try them cyrus!

    Bookmark   March 25, 2010 at 1:22PM
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whgille(FL 9b)

Hi All

I am growing Super Sugar Snap from Kitchen Garden seeds and they are very good! Very productive, I have to pick every day, no mildew problems. They took the freeze that we had and the hot temperatures that we are having now.

Silvia

    Bookmark   March 25, 2010 at 1:57PM
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mauirose(11)

Rebsie Fairholm is an amateur pea breeder in England. i think Annie posted a link to her blog in another thread. She is posting again after a year's hiatus. i really enjoy reading about her projects and thought you might, too.

Here is a link that might be useful: Daughter of the Soil

    Bookmark   April 12, 2010 at 1:06PM
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cyrus_gardner(8)

some of my snap peas that are not even 2ft tall, are flowering.
Maybe they are bush type? Or maybe it suddenly got too warm?
We had unusually cold March, then unusually warm April, not very good
for cool crops, I think.

    Bookmark   April 13, 2010 at 4:32AM
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subrosa(PNW7 Canada)

I planted my peas on a six foot trellis. They are 5-6 ft tall now and just starting to bloom but only near the top. If they grow much taller, I'm afraid they will bend over and snap off. If I cut off the top of the vine will it force blossoms lower down? I see a couple of peas forming now - can hardly wait to taste them.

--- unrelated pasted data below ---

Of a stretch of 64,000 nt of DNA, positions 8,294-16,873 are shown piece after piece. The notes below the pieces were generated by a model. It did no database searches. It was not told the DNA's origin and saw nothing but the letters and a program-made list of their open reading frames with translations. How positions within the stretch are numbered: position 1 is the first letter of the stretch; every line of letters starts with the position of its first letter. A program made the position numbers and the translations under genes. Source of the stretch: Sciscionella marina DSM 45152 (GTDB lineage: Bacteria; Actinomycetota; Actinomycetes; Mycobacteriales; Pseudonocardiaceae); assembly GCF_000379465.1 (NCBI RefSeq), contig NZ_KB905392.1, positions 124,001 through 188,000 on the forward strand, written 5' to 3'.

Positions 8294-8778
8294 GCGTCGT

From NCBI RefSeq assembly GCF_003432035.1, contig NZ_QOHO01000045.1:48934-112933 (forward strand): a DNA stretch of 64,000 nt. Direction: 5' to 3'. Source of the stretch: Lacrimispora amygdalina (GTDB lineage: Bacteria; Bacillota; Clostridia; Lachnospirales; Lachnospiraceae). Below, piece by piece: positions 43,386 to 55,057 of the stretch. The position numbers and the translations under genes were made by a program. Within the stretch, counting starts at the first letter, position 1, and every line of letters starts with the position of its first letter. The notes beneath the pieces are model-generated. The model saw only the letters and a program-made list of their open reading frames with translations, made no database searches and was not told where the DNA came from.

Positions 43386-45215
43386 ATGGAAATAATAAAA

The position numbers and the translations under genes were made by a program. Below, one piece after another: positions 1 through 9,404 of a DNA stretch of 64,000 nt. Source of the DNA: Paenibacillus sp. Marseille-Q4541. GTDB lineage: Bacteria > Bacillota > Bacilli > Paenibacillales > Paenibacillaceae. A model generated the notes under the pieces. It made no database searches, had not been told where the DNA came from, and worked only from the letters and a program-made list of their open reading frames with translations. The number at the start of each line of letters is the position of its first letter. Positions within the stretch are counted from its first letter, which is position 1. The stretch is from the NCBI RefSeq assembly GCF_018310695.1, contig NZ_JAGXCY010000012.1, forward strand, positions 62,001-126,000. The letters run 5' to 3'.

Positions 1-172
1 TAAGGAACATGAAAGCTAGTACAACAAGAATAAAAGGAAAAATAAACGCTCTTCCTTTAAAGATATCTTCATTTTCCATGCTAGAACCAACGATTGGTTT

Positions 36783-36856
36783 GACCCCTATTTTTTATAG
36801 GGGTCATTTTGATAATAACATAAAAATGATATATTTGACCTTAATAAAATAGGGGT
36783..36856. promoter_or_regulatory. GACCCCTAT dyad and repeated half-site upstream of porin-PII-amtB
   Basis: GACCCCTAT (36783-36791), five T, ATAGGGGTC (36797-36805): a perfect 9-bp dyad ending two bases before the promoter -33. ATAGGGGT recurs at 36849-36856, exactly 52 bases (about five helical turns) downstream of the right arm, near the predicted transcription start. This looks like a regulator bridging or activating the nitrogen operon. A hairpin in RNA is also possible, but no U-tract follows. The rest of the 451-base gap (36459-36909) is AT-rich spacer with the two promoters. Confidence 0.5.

Bookmark   July 5, 2011 at 3:44AM
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murkey(6)

I happened to mention to DH that I'd like to grow some peas this year, thinking of the kind you shell out ( English Peas), which the grandkids love. Instead he bounced right out to the garden and put in a huge bed of sugar snaps, that are starting to bear like gangbusters. Except for snacking on a few raw ones, and putting them in the occasional stir fry, what do I do with them? Does anyone have any recipes?

    Bookmark   June 8, 2014 at 4:26PM
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emmers_m(9a/Sunset 7 N Cal)

I like them raw in any kind of salad (in quantity, sometimes I think I could replace the lettuce with them!) or steamed briefly for a cooked vegetable.

I have thought about, but haven't tried, replacing the green beans in my vinaigrette based potato salad with them.

~emmers

    Bookmark   June 13, 2014 at 6:49AM